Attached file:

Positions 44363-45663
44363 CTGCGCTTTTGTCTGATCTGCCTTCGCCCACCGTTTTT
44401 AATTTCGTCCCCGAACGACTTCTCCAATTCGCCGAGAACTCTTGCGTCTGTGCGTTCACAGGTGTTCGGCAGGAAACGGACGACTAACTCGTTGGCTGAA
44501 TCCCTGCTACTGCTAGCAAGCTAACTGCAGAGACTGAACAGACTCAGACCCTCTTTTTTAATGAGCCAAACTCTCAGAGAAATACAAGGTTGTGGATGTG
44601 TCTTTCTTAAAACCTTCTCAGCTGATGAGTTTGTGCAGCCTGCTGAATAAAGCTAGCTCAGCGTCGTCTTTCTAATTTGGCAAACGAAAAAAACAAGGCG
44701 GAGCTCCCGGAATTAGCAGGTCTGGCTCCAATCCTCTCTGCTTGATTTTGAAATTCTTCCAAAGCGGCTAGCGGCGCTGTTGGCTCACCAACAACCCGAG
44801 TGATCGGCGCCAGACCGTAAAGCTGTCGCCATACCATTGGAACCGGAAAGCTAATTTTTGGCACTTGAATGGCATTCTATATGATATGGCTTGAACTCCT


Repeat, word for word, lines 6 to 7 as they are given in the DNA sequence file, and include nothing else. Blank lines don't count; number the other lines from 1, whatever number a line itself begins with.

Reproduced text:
44701 GAGCTCCCGGAATTAGCAGGTCTGGCTCCAATCCTCTCTGCTTGATTTTGAAATTCTTCCAAAGCGGCTAGCGGCGCTGTTGGCTCACCAACAACCCGAG
44801 TGATCGGCGCCAGACCGTAAAGCTGTCGCCATACCATTGGAACCGGAAAGCTAATTTTTGGCACTTGAATGGCATTCTATATGATATGGCTTGAACTCCT